Picking the right kitchen worktop material

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The primary factor to consider when looking at the best kitchen worktop types is material. The most common options are stone, wood, man-made composite and laminate, each coming with its own unique properties.

Natural stone and wood, with their varied colours and markings, look stunning in a traditional kitchen, but can scratch and stain, requiring sealing and regular maintenance. 

A fuss-free alternative is a man-made composite material, such as quartz or Corian, which blend natural minerals with resin to create highly durable surfaces that are non-porous and easy to clean. However, these can be costly and require specialist fitting.

If you’re on a budget, laminates are the best choice. Comprising a plastic overlay and design layer bonded to man-made board, they can mimic hundreds of finishes, from weathered wood to veined marble, at a fraction of the price, while being water resistant. 

Alternatively, zinc, stainless steel and concrete are becoming increasingly popular as a way to achieve an on-trend industrial look.

Granite kitchen worktops

Granite is one of the most popular choices for kitchen worktops. It’s stylish, beautiful and is associated with luxurious kitchen design schemes.


  • Hard-wearing
  • Heat resistant
  • Antibacterial
  • Easy to clean


  • Very heavy
  • Expensive

‘Granite is the result of cooling pressurised magma over millions of years resulting in a rock that is both heat and scratch resistant. When sealed properly it is also stain resistant and, once installed, requires no more maintenance,’ says Jon Brewer, managing director and founder of Purple Granite.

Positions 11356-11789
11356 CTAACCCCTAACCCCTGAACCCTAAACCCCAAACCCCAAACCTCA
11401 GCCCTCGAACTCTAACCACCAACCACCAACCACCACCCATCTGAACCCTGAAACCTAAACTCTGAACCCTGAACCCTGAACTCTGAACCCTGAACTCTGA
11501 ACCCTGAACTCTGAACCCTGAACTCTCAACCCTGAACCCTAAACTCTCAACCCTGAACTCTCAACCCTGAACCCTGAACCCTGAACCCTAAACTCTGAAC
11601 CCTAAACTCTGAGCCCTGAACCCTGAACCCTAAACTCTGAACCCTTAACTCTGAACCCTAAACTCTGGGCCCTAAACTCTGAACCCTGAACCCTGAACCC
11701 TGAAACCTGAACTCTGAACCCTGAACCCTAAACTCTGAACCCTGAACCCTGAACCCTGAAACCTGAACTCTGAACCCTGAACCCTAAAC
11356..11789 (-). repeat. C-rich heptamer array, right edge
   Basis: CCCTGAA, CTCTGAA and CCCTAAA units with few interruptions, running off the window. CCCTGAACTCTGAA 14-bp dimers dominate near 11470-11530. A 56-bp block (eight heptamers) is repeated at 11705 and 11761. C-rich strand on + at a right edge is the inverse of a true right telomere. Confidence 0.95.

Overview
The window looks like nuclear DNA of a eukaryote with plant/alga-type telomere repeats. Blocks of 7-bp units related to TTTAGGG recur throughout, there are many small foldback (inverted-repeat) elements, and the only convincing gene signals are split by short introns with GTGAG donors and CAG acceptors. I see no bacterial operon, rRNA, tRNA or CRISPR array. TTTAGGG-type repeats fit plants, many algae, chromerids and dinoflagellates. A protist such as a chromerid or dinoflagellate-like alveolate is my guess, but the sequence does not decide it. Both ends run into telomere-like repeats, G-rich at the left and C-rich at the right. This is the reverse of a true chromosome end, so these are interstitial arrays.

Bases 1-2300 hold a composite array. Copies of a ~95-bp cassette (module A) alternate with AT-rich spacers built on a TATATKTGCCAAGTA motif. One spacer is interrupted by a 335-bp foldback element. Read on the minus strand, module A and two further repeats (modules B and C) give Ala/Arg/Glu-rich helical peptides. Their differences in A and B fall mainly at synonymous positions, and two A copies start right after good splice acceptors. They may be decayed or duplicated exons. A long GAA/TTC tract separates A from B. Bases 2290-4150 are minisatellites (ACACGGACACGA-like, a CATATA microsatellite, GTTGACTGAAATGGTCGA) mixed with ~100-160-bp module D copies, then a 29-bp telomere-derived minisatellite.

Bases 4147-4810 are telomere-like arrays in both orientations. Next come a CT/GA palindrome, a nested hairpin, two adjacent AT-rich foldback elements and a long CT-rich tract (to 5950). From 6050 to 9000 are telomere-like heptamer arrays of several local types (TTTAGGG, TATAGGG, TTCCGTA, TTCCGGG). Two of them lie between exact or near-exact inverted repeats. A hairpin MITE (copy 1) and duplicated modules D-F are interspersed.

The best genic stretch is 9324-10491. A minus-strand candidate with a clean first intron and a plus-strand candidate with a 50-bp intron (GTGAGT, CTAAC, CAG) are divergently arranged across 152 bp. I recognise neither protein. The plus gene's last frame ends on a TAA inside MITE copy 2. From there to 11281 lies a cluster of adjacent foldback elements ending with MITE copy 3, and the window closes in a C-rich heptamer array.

Granite is an all-round winner kitchen worktop material. It is far the most low-maintenance choice, so sturdy that it's unlikely to chip or scratch, and only needs to be resealed once a decade. Supremely heat-resistant, granite can easily withstand all your hot pans placed on top of it. 

The only thing to be mindful of is that you'll be that little bit more limited in your choice of a splashback: you can't have a coved backsplash in granite, so typically you'll need to go for a full-height panel splashback instead.  

polished granite worktops in showflake

Polished granite worktop in snowflake, £422 per m², Diapol Stone Worktops

Quartz kitchen worktops